Isaiah 50: 4-7; Philippians 2: 6-1; Matthew 26:14-27:66
The Suffering Servant details the outrages he endured. He was insulted,
mocked, tortured and dehumanized. Such treatment is the result of sadistic hatred the
shows itself in utter contempt of one’s fellowman. As we read the passion account, we
find evidence of contempt and mockery: Judas’ kiss, the purple robe, the crown of
thorns, the mock homage, etc. Because Jesus was a man like us, he knew mental
anguish. Because he never sinned, he was extremely sensitive to the darkness that
hardened the hearts of those who tormented him. He gave voice to the anguish of his
heart: “Jerusalem, Jerusalem, you who kill the prophets and stone God’s messengers,
how often I have longed to gather your children together, as a hen gathers her chicks
under her wings, but you wouldn’t let me” (Mat. 23:37). He also knew that through his
suffering he would overcome the power of darkness: “When I am lifted up from the
earth, I will draw all people to myself” (Jn. 12:32).
The Son of God became a human being and freely submitted to dehumanizing
torture so that he might make us human again. In his flesh, he bore our guilt and shame
so that we might be clothed in his righteousness. The prophet Isaiah puts it this way:
“He was pierced for our transgressions. He was crushed for our sins. The chastisement
that brought us peace was on him, and we are healed by his wounds” (Is. 53:5). Jesus
Christ is the visible image of the invisible God (CF. Col. 1:15). Through his passion and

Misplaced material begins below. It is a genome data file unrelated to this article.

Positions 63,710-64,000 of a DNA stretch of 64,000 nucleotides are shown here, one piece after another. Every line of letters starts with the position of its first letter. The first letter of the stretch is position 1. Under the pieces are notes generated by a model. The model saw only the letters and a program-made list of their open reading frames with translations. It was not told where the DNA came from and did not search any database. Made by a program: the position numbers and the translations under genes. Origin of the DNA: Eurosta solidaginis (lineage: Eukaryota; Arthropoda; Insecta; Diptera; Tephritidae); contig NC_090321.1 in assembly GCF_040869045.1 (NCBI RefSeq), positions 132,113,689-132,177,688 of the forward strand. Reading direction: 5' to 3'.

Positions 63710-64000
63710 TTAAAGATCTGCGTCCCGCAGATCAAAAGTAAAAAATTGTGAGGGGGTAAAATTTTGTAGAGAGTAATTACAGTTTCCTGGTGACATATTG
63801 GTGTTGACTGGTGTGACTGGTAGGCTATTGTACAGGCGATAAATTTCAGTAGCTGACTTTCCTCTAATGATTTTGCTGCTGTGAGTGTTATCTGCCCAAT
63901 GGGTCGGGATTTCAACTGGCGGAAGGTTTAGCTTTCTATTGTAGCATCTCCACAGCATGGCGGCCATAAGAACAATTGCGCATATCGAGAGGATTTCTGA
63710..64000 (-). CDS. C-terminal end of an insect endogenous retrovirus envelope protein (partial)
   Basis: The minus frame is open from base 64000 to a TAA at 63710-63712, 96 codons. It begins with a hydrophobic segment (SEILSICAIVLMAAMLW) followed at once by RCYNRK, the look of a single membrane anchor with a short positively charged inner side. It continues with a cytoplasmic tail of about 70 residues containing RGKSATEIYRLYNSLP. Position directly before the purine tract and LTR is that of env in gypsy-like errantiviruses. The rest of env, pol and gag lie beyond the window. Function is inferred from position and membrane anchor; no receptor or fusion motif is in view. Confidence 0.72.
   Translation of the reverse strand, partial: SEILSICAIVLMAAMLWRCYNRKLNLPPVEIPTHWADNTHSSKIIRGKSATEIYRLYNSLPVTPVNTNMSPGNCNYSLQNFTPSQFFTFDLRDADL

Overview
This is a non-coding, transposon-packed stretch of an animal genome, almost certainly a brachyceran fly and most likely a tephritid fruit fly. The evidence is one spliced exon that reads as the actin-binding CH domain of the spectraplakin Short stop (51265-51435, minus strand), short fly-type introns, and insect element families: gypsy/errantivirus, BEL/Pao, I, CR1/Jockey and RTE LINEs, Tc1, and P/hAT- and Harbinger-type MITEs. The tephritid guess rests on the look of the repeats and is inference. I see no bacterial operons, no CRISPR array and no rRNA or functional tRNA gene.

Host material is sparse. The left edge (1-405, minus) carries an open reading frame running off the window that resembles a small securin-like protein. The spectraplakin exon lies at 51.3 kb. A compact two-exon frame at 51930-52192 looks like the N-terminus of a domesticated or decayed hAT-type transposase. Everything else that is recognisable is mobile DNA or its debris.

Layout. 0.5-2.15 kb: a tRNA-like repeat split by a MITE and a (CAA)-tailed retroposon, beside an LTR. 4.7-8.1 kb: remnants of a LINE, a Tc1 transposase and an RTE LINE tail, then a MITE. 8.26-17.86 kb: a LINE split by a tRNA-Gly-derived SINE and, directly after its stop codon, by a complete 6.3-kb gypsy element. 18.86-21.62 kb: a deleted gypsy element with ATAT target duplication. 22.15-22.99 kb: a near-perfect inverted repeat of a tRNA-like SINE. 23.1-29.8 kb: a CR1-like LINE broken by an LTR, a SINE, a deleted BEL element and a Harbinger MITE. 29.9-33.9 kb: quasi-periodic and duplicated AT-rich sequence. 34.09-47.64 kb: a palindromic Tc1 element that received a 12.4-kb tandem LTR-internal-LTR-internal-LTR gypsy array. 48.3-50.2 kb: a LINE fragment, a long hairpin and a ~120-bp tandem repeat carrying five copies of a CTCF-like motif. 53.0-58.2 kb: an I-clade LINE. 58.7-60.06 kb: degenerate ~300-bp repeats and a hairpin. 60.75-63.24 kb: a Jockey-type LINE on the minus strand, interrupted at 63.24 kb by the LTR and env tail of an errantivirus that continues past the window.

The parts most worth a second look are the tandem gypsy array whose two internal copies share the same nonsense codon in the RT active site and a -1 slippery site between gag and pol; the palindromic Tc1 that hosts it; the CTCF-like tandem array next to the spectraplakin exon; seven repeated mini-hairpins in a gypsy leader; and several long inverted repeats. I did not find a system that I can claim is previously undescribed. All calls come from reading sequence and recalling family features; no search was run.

death, Christ manifested the infinite compassion of God.
The Father does not love us because Jesus suffered. Rather, Jesus suffered because the Father loved us. In his humanity, he wanted to preserve his life and avoid the torture that lay
before him. Knowing himself to be the Beloved Son of God, he surrendered himself into
His Father’s hands. By his passion and death, Jesus fulfilled his Father’s salvific will for
humanity. The life and death struggle announced under the shadow of the tree in Eden
is accomplished in the shadow of the Cross on Calvary. What was lost by Adam and
Eve’s disobedience of Adam and Eve, was regained by Christ’s obedience to the will of
the Father. The Lord of Life entered into the valley of death and defeated it.
God has the power to draw life from contagion and death. Christ conquered
death by dying. In Him, we see the dawning of beauty and grace, a new creation. In
Him, we find the courage to become who we were created to be. By his self-abasement,
Jesus opened to us the path of faith. Let us allow ourselves to be led like Israel into the
desert (cf. Hos 2:14) so that we can hear the voice of the Lord and allow it to resound in
The story of His passion, death, and resurrection draws us into the Father’s
salvific love for the world. As we ponder Christ’s passion and death we find the courage
to embrace the challenges that confront us. “Let us adopt the attitude that Christ had.
Although he was in the form of God, he did not consider equality with God something to
be exploited for his advantage. Rather, he made himself nothing in the sight of the world
by stripping himself of His glory and taking to himself the form of a slave” (Phil. 2:5-7).
Following in the Savior’s footsteps, let us make ourselves nothing in the sight of the
world so that Christ, lifted up on the cross, may draw all humanity to himself.
Standing at the foot of the cross, we can face our mortality and find strength in
Christ’s weakness. Standing at the foot of the cross, we can face our worst fears
because Christ gives us the hope of glory. By the cross, we have been saved. By the
cross, we have been redeemed. By the cross, we have been healed. On the cross,
Christ’s arms were outstretched between heaven and earth, as the lasting sign of the
Father’s love for the world. Nailed to the cross, Christ invites us to draw near to His
sacred heart and discover the fountain of life-giving water. He who poured himself out
for love of us invites us to pour ourselves out for love of all we meet.
V. We adore You, O Christ, and we praise You.
R. Because, by Your holy cross, You have redeemed the world.